Vintage map [sold]

Vintage Australian school mapStyling a vintage map

I love the synchronicity of the colours and the vintages of these three things. Map, scales, vase.

Shape, form and function are totally disparate, but the colours echo other and the three work really well as an ensemble. The map is for sale but the Salter scale and the Pates vase are part of my permanent collection.

Vintage maps are very collectible. They lend a nostalgic, quasi-educational, kitschy quality to any space. Sort of like wallpaper- but wallpaper you can move. This one is from the 40s and is a little bit un-PC [which of course, adds to its desirability.] It’s #119 ‘North America, Physical and Production Map’ and it came from an old school, and is very old school. It has a beaver in the legend to indicate areas of fur production. Under industries, it lists asbestos. Very, very old school!

This map was printed by John Sands, published by a certain Chas. H. Scally & Co, in Boronia Avenue, Wollstonecraft, NSW, Sydney. The map is in excellent condition. The colours, the beavers, the asbestos symbol [a graphic of a heap of the raw product! what were they thinking?] all in their original technicolor glory.

The map is for sale: $AUD250

5 thoughts on “Vintage map [sold]

  1. How charming! IT is indeed old school and does create a very pleasing display with the scales and vase. Great styling. It’s ‘un-pc-ness’ certainly adds to it’s appeal and is quite a talking point!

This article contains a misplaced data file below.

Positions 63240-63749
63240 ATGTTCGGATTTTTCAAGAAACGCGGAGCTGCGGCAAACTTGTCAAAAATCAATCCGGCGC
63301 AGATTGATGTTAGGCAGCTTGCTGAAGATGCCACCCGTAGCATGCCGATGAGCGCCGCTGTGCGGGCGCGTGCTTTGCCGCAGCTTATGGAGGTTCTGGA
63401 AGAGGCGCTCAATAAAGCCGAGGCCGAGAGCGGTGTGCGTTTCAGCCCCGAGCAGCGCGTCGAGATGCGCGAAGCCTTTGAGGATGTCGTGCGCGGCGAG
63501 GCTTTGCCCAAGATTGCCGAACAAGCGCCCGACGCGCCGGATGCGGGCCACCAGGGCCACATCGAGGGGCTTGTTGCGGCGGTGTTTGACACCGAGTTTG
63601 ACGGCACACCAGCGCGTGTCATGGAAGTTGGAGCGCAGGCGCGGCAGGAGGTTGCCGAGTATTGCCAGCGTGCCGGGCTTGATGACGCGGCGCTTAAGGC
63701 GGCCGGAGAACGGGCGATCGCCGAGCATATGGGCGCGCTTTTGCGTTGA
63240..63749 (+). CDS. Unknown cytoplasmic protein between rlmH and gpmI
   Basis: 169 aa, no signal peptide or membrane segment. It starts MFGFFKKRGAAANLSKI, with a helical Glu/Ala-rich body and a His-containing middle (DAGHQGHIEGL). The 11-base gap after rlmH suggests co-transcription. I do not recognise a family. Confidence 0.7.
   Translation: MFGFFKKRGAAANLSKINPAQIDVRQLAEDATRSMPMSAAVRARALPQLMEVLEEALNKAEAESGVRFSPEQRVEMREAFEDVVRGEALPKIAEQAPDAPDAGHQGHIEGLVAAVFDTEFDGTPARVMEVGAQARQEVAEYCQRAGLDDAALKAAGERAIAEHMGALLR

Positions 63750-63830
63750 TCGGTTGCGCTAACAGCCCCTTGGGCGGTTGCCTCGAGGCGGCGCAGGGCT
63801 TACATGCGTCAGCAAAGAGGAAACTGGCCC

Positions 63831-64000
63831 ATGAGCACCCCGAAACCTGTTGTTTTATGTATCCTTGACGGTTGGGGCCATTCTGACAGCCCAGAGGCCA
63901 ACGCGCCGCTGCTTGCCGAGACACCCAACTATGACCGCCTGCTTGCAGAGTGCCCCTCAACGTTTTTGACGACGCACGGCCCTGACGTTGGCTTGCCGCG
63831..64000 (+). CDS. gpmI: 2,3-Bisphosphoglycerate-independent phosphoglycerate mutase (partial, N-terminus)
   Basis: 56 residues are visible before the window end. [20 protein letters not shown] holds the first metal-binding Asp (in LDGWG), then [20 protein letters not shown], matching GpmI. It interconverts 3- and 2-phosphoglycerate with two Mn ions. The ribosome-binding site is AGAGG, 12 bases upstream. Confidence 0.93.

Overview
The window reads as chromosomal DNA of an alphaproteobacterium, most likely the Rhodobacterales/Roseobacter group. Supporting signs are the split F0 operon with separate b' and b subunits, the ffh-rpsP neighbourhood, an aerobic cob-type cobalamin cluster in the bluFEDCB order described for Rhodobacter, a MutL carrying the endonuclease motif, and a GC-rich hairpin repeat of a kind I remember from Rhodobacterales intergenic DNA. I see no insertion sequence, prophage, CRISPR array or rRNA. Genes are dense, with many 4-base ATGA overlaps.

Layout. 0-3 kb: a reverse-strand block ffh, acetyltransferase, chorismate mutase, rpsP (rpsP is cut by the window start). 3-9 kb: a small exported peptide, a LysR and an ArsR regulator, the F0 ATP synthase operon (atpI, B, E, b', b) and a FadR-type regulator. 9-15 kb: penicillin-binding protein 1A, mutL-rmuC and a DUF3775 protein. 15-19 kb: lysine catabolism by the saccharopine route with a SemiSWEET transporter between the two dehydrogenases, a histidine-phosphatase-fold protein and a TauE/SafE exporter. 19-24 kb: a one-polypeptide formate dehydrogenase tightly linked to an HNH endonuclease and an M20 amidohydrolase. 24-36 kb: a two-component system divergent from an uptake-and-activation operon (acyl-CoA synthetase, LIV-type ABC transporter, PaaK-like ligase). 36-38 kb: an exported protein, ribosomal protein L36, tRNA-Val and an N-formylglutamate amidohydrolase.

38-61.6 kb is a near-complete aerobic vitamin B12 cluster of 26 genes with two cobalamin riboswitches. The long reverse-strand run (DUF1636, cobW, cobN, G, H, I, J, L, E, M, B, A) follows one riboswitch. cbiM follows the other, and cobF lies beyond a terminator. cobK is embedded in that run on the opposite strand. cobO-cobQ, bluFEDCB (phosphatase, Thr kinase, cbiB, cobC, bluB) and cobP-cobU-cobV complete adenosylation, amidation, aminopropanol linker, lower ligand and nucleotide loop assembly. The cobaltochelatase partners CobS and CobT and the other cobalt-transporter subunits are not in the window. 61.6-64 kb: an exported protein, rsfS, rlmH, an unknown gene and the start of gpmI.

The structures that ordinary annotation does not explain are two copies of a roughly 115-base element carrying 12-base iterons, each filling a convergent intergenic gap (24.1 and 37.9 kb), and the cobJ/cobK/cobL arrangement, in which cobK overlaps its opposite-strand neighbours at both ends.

2. I do love old maps! When we were kids my dad put up a world map so we could follow my grandparents Europe vacation by the postcards they sent.
    He covered it in plastic so we could draw a pen line from city to city marking their route. My grandparents sent different postcards to each of us kids and it was much excitement when one arrived – I still love the rare occasion a postcard arrives from someone – a Facebook post doesn’t convey the romance of travel in quite the same way!

    • what a lovely memory – and a great use of a map! i remember maps from school days when they sat at the top of the blackboard, to be unfurled when the teacher wanted to talk geography. even then, to my primary school eyes the maps looked hopelessly old fashioned and kitschy. now i love hopelessly old fashioned and kitschy!

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